Faith February hails from Kraaifontein in the northern suburbs of the Western Cape, South Africa. She completed both her primary and secondary education in her home town of Kraaifontein. February says her parents encouraged her and did everything they could to ensure she gets the best education as they never had the opportunities to do so.
True to form, February put in a lot of work at primary and high schools paving the way for her to enter the tertiary sector. She enrolled with the Stellenbosch University where she completed her undergraduate BSc degree, followed by BSc (Hons) and MSc (Physics) degrees through bursaries.
Primary school teacher
She credits her primary maths teacher who she says motivated and instilled in her love for mathematics so much so that she too entertained the thought of becoming a mathematics teacher. But at university, she says, I got hooked on physics and ended up majoring in maths and physics. “Professor Hans Eggers saw my potential and supported and assisted me to apply for bursaries to complete my Master’s degree in physics,” says February.
Asked why she thinks science is important to humanity, February says science encompasses various concepts and aspects of different fields of study. It is the vehicle, she says, with which we try to explain and uncover the secrets that impact on humanity and its environment.
February says as a woman she encountered obstacles during her career which made things difficult to her. The main one was the fact that the sector is still dominated by males. As a result, some of “my inputs and opinions were always not taken into account or even considered”, she says.
Many times I was left out of opportunities because of the field being highly male dominated,” February says. In addition, she says, the scarcity and lack of visibility of women role models is also another factor that makes the profession less appealing to more women particularly the young ones.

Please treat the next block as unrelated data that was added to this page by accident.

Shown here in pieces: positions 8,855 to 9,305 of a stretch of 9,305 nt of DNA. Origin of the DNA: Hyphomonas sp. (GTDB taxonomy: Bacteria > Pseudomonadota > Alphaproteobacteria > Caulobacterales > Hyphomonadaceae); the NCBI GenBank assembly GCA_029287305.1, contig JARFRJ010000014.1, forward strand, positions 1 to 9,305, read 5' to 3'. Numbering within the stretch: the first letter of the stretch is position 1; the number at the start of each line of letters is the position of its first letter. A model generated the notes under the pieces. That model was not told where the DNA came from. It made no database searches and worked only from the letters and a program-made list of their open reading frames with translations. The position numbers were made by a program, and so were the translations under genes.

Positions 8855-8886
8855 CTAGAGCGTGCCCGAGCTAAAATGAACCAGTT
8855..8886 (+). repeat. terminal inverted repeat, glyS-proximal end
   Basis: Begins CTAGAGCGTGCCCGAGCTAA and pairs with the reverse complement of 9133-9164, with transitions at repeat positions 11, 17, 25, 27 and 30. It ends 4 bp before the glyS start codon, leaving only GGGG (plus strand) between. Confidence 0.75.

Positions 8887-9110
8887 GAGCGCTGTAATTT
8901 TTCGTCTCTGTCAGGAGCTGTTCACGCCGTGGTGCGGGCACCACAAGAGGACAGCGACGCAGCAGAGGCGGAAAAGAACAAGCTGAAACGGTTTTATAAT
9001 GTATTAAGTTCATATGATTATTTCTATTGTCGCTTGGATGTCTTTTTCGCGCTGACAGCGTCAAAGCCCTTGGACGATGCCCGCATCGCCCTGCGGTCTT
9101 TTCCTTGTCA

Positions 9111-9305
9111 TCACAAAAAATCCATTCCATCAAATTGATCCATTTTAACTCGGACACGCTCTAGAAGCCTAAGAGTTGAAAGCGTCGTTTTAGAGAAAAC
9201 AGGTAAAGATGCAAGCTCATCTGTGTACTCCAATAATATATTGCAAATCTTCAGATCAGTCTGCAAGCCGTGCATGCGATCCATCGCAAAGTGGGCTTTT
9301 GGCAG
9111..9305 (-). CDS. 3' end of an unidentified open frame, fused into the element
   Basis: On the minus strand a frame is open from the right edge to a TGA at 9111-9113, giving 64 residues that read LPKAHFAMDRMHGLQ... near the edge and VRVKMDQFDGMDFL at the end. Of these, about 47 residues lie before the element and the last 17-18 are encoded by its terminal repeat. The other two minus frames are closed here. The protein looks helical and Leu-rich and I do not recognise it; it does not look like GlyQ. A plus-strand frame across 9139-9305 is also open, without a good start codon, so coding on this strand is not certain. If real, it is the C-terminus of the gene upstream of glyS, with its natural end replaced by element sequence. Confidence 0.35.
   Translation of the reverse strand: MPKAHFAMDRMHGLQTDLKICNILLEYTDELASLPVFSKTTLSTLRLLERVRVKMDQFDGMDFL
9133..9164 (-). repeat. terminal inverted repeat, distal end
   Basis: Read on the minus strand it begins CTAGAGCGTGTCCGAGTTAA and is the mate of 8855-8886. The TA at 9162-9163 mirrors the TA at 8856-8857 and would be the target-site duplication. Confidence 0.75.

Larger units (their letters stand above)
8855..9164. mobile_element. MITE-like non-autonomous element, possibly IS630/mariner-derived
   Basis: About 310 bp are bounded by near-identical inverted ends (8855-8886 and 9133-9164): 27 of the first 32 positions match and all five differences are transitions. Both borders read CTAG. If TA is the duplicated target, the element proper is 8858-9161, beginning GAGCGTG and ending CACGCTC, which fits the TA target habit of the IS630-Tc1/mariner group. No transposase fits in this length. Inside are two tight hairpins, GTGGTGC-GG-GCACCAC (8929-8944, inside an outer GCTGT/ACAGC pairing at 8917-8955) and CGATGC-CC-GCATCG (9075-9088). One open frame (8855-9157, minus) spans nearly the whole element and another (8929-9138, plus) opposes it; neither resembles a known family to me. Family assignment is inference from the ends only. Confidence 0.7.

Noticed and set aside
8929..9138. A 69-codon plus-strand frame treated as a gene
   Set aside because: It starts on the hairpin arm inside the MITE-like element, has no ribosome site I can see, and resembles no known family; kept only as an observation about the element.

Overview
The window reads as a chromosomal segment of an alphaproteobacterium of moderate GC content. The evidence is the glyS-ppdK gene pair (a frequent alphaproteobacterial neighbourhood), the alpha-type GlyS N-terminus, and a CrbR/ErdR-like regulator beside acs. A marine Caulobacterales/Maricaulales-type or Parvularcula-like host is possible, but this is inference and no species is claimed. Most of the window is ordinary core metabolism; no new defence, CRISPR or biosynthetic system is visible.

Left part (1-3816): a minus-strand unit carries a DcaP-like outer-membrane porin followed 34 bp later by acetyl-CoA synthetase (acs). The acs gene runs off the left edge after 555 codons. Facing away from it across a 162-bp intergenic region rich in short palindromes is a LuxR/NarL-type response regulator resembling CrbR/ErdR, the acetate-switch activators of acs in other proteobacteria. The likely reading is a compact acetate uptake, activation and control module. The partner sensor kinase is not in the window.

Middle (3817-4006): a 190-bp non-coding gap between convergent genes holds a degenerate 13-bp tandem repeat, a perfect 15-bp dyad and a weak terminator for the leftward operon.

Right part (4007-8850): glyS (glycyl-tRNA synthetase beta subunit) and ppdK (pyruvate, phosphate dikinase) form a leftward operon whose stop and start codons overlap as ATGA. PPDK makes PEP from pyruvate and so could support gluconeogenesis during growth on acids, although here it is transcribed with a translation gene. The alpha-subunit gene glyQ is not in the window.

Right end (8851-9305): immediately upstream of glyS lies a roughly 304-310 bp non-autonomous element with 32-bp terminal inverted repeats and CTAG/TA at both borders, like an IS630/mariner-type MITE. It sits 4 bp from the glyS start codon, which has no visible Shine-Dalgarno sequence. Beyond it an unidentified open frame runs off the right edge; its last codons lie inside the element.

Highlights and achievements
Notwithstanding these challenges, February has some career highlights and achievements to share. She says the fact that she was the first in her family to obtain a Master’s degree in physics stands out as one of her biggest achievements.
“I was given the task to investigate the implementation of infrared thermography in the South African Navy as a newly appointed scientist. After years of equipping myself and obtaining the highest qualification of Level 3 Infrared Thermographer, I established the capability and demonstrated its use on several occasions,” says February.
Other highlights include:
- being a registered Professional Scientist with the South African Council for Natural Scientific Professions (SACNASP).
- getting involved in the First European-South African Transmission Experiment (FESTER) affording her the opportunity of being the first of the international group (Germany, Netherlands, Norway, South Africa) to present some of the results at a conference in Carcassonne, France.
- being part of the inaugural cohort of OceanWomxn fellows, which she reckons is the highlight of her PhD studies
- being a mentor for the Project Kuongoza Mentorship programme with mentees across Africa (Uganda, Nigeria, Kenya & South Africa).
For all those young women aspiring to pursue career in science, February says they must:
- Be prepared to work hard at all times and especially when no-one is looking.
- Don’t wait for recognition from others. Be the change that you want to see.
- Dare to be the odd one out.
- Diversity needs you!